Apartment rents are rising unexpectedly quickly, according to the latest numbers from MPF Research. “The May numbers mark three straight months of better-than-expected rent growth to start 2015’s peak leasing season,” says Jay Parsons, director of analytics at MPF Research.
The rising rents are a good sign that the apartment markets will be able to absorb the hundreds of thousands of new apartments that developers plan to open this year. Many apartment analysts, including MPF, had predicted that vacancy rates would rise slightly this year, approaching 5 percent. MPF is now adjusting its projections, while other data firms are taking an optimistic tone.
Marcus & Millichap anticipated rent growth of 4 percent to 5 percent for 2015 around the beginning of the year. “We are at the higher end of that range,” says John Sebree, director of Marcus & Millichap's National Multi Housing Group. “We don’t expect vacancy rates to rise over 5 percent.”
The apartment markets are likely to be challenge by new construction this year. Data firm Reis Inc., counts over 230,000 units to be delivered this year, up from 168,000 last year. “Completions start to really ramp up in the coming quarters. New construction will likely outpace the rate of net absorption and push vacancies up this year,” says Brad Doremus, senior analyst for research and economics for Reis. “But at the same time, new units tend to come online with higher than average prices, which exerts some upwards pressure on rents.”
MPF’s forecast for 2015 called for occupancy at the end of the first quarter the percentage of vacant apartments to rise by about 40 basis points, and for rents to keep growing, but less quickly than last years, at an average rate of about 3.6 percent to 3.9 percent a year. The firm is likely to improve this outlook after recording strong rent growth in April and May.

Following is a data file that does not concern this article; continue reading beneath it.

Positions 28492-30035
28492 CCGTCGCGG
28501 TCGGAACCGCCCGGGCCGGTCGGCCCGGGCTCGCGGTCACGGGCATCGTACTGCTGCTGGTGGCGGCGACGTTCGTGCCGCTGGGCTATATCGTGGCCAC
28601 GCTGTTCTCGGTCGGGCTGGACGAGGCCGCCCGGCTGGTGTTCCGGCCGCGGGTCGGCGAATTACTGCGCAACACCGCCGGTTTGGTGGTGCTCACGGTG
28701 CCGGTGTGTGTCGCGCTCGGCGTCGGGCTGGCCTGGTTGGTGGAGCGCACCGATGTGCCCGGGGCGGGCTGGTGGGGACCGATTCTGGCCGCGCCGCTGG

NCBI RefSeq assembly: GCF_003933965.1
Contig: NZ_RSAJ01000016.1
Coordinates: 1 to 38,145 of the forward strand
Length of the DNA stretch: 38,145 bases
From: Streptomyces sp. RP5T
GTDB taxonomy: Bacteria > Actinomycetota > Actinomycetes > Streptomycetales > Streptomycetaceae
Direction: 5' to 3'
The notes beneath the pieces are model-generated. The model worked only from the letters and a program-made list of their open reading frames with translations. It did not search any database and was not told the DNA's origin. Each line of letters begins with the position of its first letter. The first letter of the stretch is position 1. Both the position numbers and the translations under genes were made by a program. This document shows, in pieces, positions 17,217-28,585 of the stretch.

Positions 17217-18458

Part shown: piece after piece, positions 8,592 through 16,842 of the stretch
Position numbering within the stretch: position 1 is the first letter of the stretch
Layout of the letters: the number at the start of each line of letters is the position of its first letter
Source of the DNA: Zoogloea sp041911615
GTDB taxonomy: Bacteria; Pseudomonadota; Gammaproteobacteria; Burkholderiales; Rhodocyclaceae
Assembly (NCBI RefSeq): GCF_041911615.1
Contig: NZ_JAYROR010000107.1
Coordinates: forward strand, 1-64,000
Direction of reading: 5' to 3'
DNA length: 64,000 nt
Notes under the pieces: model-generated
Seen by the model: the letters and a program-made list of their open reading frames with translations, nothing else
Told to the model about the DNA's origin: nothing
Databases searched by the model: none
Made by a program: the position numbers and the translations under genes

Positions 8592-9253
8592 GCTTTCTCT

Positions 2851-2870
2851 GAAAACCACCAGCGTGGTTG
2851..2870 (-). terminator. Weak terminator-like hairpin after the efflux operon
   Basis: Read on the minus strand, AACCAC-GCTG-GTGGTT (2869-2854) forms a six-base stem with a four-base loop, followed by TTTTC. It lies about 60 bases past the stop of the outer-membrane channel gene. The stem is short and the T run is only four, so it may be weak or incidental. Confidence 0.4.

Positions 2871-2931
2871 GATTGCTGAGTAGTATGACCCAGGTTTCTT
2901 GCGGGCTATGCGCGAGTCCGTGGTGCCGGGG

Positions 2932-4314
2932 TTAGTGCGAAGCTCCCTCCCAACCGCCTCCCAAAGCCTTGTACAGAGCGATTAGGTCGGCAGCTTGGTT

Traditional rent growth numbers compare average asking rents. MPF’s data from April and May is a little different, because it measures rent increases in new leases, compared to the previous rents at the same apartments. Rents for new leases increased an average 6.5 percent compared to the prior rental rates in May. Rents to new renters increased 8.4 percent and rents for renewals increased 5.1 percent, according to MPF.
“We've expected 2015 to be a very good year and see that playing out,” says Ron Witten, founder of Witten Advisors, based in Dallas. “Our forecast for the year hasn't changed… it just seems like we're on track.” Witten also resisted the urge to adjust his forecasts earlier this year, after cold weather helped chill demand for apartments in the first quarter. He continues to anticipate an average vacancy rate of well under 5 percent for apartments for the rest of the year.
Reis expects apartment rents to grow 3.5 percent in 2015. “That’s still healthy, albeit it a bit slower than the 3.7 percent growth observed in 2014,” says Brad Doremus, senior analyst for research and economics for Reis. The analysts at Reis were unfazed by slow rent growth of just 0.6 percent in the first quarter. Rents growth usually starts the year slowly grows more quickly in the spring and summer months.
“We actually boosted our rent forecasts up slightly after the first quarter … just because of updates to our outlook for the underlying economic fundamentals,” says Doremus.